Vibriosis in bivalves: Review of recent molecular, ...
|Title||Vibriosis in bivalves: Review of recent molecular, biochemical, and physiological studies|
|Author(s)||C. Paillard, N. Jean-Louis, LC Patrick, L. Christophe, LB Christine, F. C. J. Berthe, H. Dominique|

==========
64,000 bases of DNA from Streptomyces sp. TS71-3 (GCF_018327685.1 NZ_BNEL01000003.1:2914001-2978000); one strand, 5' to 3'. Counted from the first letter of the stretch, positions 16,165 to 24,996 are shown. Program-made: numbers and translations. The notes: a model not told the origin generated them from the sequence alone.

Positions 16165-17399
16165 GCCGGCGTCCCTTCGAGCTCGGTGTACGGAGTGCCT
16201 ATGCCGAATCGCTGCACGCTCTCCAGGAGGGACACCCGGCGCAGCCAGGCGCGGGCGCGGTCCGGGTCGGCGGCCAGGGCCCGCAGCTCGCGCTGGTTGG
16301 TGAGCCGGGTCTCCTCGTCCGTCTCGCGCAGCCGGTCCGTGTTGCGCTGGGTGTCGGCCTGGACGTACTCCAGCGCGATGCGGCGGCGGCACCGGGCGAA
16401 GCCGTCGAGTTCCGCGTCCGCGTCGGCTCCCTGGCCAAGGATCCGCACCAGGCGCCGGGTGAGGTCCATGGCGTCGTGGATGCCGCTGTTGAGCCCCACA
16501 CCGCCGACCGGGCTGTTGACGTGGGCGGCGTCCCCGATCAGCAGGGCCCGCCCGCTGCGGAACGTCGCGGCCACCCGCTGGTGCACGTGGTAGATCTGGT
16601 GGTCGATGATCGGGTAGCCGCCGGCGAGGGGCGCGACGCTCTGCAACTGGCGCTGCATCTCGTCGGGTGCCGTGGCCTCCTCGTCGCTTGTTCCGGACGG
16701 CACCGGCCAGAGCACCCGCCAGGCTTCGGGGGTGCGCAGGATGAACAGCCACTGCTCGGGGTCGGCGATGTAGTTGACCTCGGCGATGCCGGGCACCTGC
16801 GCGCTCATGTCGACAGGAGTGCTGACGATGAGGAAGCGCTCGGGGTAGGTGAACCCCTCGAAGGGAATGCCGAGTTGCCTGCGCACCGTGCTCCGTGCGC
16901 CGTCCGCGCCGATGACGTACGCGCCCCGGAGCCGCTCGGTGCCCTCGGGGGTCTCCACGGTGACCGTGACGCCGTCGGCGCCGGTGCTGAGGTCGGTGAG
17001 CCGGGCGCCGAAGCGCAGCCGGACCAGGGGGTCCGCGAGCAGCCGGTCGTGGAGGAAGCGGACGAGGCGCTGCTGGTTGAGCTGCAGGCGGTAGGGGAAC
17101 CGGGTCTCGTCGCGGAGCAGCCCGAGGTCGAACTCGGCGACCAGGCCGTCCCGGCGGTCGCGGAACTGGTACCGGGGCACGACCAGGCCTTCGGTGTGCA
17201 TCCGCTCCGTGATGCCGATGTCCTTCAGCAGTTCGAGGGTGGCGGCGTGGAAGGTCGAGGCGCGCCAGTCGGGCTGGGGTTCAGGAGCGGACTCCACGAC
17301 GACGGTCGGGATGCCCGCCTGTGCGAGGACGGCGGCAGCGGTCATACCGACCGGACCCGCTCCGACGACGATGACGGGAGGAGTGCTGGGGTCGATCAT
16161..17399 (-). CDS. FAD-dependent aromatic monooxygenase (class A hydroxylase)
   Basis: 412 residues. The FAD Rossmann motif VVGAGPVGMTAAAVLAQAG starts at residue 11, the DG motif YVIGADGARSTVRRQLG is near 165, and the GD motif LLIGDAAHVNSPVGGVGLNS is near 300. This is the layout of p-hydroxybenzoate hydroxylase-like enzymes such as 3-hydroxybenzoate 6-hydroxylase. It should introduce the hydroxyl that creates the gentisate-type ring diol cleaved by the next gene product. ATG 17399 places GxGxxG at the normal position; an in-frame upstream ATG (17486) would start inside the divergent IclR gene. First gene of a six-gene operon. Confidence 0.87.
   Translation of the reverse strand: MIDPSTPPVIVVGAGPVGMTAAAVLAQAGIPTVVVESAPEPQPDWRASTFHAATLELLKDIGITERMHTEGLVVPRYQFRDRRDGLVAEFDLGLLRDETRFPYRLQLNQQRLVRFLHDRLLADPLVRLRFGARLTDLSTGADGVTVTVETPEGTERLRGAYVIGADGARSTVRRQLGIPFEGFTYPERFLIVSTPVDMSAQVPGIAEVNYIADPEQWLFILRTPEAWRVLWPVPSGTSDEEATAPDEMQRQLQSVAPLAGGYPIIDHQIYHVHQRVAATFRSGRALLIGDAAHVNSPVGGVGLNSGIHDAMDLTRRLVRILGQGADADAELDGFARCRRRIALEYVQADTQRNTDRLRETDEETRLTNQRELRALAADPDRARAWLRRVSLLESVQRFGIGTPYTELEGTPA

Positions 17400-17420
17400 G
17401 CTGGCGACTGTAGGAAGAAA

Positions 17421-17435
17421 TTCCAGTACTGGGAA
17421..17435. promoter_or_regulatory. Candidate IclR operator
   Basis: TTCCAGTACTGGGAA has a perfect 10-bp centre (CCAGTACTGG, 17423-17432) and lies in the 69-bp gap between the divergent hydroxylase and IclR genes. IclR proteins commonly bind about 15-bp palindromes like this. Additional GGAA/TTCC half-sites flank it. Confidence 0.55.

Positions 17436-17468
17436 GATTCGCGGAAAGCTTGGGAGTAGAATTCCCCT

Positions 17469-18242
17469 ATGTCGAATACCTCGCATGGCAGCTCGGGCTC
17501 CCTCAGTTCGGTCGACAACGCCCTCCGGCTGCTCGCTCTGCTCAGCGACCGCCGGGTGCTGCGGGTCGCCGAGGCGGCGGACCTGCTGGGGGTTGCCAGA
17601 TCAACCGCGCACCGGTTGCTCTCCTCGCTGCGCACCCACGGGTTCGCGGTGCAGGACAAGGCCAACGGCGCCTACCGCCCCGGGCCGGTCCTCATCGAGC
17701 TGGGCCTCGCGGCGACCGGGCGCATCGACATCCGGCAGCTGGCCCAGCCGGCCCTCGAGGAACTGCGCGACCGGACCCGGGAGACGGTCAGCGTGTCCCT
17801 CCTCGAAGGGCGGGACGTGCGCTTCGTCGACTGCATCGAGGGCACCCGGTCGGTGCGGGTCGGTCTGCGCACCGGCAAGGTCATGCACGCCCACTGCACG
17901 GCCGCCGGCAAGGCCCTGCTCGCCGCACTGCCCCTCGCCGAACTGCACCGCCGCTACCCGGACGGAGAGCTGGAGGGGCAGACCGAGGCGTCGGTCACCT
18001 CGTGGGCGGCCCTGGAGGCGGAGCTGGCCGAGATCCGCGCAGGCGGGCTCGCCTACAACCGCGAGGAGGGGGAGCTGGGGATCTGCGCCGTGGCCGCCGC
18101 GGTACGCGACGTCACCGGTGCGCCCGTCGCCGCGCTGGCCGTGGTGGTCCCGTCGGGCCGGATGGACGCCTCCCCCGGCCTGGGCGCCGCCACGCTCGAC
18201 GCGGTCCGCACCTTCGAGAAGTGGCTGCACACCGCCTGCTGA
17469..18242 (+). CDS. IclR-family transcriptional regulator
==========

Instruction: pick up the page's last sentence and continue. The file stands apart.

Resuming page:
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|Abstract||The emergence of new vibriosis in the European Atlantic coasts has been associated with mass mortalities of molluscs causing important economic losses. For example, Vibrio carchariae, a bacteria already isolated from shark, has been associated with a severe Haliotis epizooty in hatchery. In oysters, Crassostrea gigas, a strain closely related to Vibrio splendidus is suspected to be associated with summer mortalities. Some other pathogenic vibrios have been also isolated a few years ago: Vibrio tapetis which provokes the Brown Ring Disease in the Manila clams Ruditapes philippinarum; Vibrio splendidus which induces conchyoline deposit in Pecten maximus; and also Vibrio pectenicida which causes larval scallop mortalities in hatchery. The list is not exhaustive. Several tools have been developed to detect these pathogenic vibrios. They include serological procedures using polyclonal and monoclonal antibodies and ELISA tests, biochemical criteria and molecular methods based on the 16S or 23S rRNA nucleic acid probes hybridization. Molecular identification of V. tapetis and V. pectenicida has been recently done by dot blot hybridation using specific 16S rDNA probes and a SSP-PCR protocol method has allowed V. tapetis detection in individual diseased and asymptomatic clams. This last method suggests a potential utilization in commercial hatcheries to confirm V. tapetis free water and clams. If the virulence factors of fish pathogenic vibrios have been yet identified, little knowledge exist in mollusc pathogenic vibrios. Bivalve pathogenic vibrios are host specific, excepted V. splendidus which presents various variants depending on the host species. In this last vibrio, V. splendidus, some common mechanism mediated by molecular factors could be suspected. The interactions of the vibrios with the clam's tissus or hemocytes have been used to developed in vitro biotests to evaluate their pathogenicity. Accordind to these tests, in V. tapetis, adherence and hemocyte lysis factors have been yet identified. With this test, a toxin from Vibrio pectenicida, responsible of hemocyte lysis, was partially purified. It was a small molecule (< 3Kdal), no-proteinic different to cilio-static toxin described by Nottage and Birkbeck. This molecule is probably common at different pathogenic vibrios. In bacteria, virulence factors are generally carried by plasmids. Two or three plasmids have been yet detected in V. tapetis, but the role of these plamids in pathogenicity is still not demonstrated. In conclusion, studies of these interaction models, vibrio-bivalve, allow to develop original comparative researchs, in particular characterisation of adherence factors and toxins in vibrios but also characterisation of the immune defence mechanisms against vibrios, in particular identification of anti-bacterial substances.|
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